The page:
Lately, I've been absolutely terrible about watching Asian movies from my job as well as dramas, if you haven't noticed, which is quite a shame. There was one day I managed to get through three Asian titles in one day and all three have surprised me with its content. Normally love stories can be very generic and formulaic no matter the country (at least when it comes to American and Asian films), but this love story had a twist to it. The story follows Woo-jin who has a special condition. Everyday he wakes up in a different body varying from age, race, gender, and everything in between. This becomes a problem for him when he falls in love with a furniture dealer. Honestly, I'm not a big fan of the romantic genre unless it has some sort of tragedy, horror, or gender defying take on it. I guess you can say that the whole story revolves around love transcending age, race, and gender, which is quite beautiful and perhaps difficult. I loved watching Woo-jin and Hong Yi-soo trying to connect from beginning to end in their own ways. It's very entertaining and sometimes heartbreaking.
The Great Hypnotist (2014, China) | Rating: 3.5/5
This is one of the other subtitled/Asian movies that I watched along with Will You Still Love Me Tomorrow?. The cover was rather mesmerizing, the story sounded interesting, and I hadn't seen a Chinese movie in quite some time. When the story began, I didn't know what to think. We're introduced to a hypnotherapist and a woman dealing with some inner turmoil. There's a lot of conversation that goes on between them and I couldn't quite hook myself into the story. In other words, the story starts off really slow and it depends on dialogue. I don't have a problem with slow developing stories, but it has to feel like there's progress. Fortunately, something did click with me and the movie and my attention was hooked to what's going in the patients head. There's a few twists and turns that occur that really made the movie worthwhile, despite my attention going in and out throughout this movie. I think things could've been done a little better, but I really love the dynamics between the characters, the visuals, especially during the hypnosis moments, are beautiful, and it has some cool moments that reminded me of Inception, which is a good thing.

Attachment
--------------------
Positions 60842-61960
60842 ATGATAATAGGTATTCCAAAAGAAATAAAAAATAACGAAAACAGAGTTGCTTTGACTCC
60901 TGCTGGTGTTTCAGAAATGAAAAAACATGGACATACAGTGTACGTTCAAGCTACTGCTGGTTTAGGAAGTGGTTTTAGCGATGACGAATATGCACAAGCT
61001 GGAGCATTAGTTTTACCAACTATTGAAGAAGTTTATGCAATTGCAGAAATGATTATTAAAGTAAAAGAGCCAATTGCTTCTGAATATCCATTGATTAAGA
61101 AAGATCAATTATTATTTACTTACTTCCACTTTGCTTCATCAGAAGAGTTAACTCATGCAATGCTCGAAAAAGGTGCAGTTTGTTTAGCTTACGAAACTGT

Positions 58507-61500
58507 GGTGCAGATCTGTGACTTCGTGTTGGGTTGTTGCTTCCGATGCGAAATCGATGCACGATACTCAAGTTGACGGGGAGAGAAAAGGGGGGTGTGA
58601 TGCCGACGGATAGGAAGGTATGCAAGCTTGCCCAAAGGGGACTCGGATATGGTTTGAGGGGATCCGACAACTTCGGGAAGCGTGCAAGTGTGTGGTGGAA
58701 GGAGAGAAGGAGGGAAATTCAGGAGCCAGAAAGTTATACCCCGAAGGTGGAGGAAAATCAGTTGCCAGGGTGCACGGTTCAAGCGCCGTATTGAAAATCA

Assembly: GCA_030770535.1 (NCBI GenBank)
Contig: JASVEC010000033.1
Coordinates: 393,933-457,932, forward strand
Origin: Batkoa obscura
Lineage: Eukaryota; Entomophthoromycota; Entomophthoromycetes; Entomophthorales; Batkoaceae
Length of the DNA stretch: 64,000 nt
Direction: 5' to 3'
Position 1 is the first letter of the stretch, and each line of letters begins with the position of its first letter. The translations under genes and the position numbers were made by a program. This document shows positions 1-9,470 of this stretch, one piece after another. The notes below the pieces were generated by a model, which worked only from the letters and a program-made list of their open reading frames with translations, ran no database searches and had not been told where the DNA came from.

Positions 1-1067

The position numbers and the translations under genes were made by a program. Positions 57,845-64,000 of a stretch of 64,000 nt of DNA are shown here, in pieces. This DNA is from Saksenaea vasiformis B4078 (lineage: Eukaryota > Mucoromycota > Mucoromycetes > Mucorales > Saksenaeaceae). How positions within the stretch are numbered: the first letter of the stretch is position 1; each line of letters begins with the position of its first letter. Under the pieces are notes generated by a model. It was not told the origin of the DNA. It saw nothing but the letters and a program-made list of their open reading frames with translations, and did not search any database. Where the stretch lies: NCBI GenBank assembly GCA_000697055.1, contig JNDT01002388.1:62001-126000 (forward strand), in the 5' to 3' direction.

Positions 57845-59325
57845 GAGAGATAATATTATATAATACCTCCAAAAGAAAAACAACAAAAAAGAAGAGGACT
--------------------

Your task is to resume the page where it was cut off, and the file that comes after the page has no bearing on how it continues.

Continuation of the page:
Queen of Katwe (2016, USA) | Rating: 3.5/5
I don't think I heard too much about this movie, despite it starring the fabulous Lupita Nyong'o and talented David Oyelowo. The little praise I did hear and the cast made me interested in checking out this movie. Plus, I like chess and I try to watch these black centric movies. The movie is quite lengthy, but it is a biopic of an Ugandan female chess player and her personal journey and struggles. I enjoyed watching her relationship with Oyelowo's character, Robert Katende, as she learns the game of chess and beating out all the boys in this elaborate mind game. There's a lot of ups and downs that occur, but overall it gives an encouraging, heartwarming feeling in the end, especially when you watch the actors interact with their real life counterparts in the credits.
Loving (2016, USA) | Rating: 3.5/5
Thanks to commercials and a little bit of the Academy Awards, this movie slowly appeared on my radar, especially seeing/hearing that my favorite badass lady from Preacher was starring in this historical movie. The movie is about the real life Loving couple. That's their actual last name, which I think is pretty cool and appropriate. Anyway, the story is about Mildred and Richard Loving and their fight for legal interracial marriage in their state. The format of this movie is kinda different than most biographies I've seen. There's no backstory on how they met or chronicling their relationship to the point of marriage. No, this movie jumps right into the meat and potatoes of the problem with them getting married and the police persecuting them for their union. It was eye opening to see this couple struggle to hide their relationship, raise a family while being separated, and just exist in this harsh world with such a dumb law. Although it took some adjusting, I appreciated the change in format for this biography. It was definitely different, even though I kinda would've liked to know a little backstory on our couple, but it was nice that they focused on the law instead of their love, which was obvious and apparent throughout their struggle.